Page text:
When it comes to managing your office small, the design and layout is critically essential. After all, a work atmosphere can influence the productivity, morale and retention rates of the employee. In fact, based on a current study, a major corporate architecture firm told that over 50% of surveyed workers said that they would work a more hour each day when they had a better work atmosphere. That’s 5 more hours of productivity per worker just because their work atmosphere is pleasant. The advantage of an enjoyable, well-organized small office design is clear. Unfortunately, many small businesses cannot afford a costly architecture firm to come in and efficiently design the small office layout.
There are some key factors you have to address when you are organizing your small office design. First of all, you need to strive to make a comfortable work atmosphere for your workers. Things like natural lighting, ergonomic work chairs, and a pleasing color idea go a long way to create a productive atmosphere. Interior design elements like architecture and furniture style can have an effect on the office’s over-all atmosphere and influence company culture.
The small office design must be planned to fulfill particular objectives efficiently. You can define the top 3 to 5 ideas of each department and systematize their space around making those goals easier to achieve. It means grouping shared teams’ together, placing tools and supplies in which they are most often required and making a logical flow through the office area that allows for swift communication. Each space of the office must have a meeting space and also printing station along with a stocked supply closet including everything from toner cartridges to paper clips.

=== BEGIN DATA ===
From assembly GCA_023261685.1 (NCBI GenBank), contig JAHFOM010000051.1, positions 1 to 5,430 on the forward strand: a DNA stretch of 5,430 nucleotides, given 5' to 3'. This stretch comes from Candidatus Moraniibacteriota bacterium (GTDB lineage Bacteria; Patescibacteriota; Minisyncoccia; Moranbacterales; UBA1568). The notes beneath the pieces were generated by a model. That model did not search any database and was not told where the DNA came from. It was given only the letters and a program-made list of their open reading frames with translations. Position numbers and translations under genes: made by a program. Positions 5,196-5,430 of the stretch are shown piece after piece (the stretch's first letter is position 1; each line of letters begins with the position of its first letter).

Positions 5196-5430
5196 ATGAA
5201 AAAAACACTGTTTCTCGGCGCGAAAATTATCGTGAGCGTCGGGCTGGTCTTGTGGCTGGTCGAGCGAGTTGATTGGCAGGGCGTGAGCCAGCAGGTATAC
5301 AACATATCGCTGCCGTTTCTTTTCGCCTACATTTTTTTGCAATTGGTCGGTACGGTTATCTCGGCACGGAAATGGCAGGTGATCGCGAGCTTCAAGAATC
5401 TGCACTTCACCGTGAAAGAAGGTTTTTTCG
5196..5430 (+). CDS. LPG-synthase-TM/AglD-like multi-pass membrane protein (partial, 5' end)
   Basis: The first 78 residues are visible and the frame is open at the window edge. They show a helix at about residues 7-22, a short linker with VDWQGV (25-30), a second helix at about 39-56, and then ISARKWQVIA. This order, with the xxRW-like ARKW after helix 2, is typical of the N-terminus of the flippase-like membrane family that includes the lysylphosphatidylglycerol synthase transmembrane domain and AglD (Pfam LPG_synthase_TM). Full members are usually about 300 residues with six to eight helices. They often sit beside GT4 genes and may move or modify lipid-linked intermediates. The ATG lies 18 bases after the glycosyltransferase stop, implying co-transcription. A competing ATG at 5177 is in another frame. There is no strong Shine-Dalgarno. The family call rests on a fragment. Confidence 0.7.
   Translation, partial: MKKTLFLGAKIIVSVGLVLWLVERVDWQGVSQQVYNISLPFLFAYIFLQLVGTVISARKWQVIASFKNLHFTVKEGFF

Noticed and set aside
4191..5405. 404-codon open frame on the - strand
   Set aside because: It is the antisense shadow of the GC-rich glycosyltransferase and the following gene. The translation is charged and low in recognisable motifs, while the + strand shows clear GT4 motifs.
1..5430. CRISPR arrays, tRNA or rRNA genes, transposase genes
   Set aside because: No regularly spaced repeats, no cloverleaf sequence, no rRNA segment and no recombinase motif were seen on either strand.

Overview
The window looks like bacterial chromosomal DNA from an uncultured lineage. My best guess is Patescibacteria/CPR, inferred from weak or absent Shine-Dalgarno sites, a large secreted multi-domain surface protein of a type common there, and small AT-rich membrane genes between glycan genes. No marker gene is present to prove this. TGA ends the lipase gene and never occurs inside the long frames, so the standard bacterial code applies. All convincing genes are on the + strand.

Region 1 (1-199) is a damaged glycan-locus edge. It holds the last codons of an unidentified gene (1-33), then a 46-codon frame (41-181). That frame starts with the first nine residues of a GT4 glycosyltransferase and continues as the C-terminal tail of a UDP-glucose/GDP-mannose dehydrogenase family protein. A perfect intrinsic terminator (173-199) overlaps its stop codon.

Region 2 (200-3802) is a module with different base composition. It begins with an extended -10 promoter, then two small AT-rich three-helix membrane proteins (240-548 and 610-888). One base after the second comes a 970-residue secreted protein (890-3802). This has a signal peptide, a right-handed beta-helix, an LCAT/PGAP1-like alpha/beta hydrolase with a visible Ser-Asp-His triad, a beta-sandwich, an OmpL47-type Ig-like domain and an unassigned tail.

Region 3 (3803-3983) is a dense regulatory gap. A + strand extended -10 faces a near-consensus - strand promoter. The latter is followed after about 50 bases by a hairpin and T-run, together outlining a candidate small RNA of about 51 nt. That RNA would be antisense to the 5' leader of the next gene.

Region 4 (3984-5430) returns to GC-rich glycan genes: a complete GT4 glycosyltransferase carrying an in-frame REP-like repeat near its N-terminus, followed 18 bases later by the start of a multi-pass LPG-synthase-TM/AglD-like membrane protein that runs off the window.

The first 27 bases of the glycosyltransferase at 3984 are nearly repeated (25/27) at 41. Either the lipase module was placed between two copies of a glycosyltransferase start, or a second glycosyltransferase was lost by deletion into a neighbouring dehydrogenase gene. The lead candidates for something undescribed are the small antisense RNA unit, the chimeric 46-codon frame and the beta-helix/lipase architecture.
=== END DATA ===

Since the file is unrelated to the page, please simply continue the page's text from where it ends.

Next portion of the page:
The last thing that you need to think about when you are organizing your small office design is the budget. As with everything in small business, financial plan matters. At the start of any office design project, you have to make a rational budget and then stick to it. If you cannot create all the changes you want these days, plan your office changes in waves which are beside cash flow. International Facilities Management Association suggests budgeting from $3,870 to $6,447 per individual to outfit a totally empty office space. For small businesses this estimate might be somewhat high. You can consider cutting the costs by purchasing or renting second-hand furniture and doing simpler tasks by hand, such as painting walls.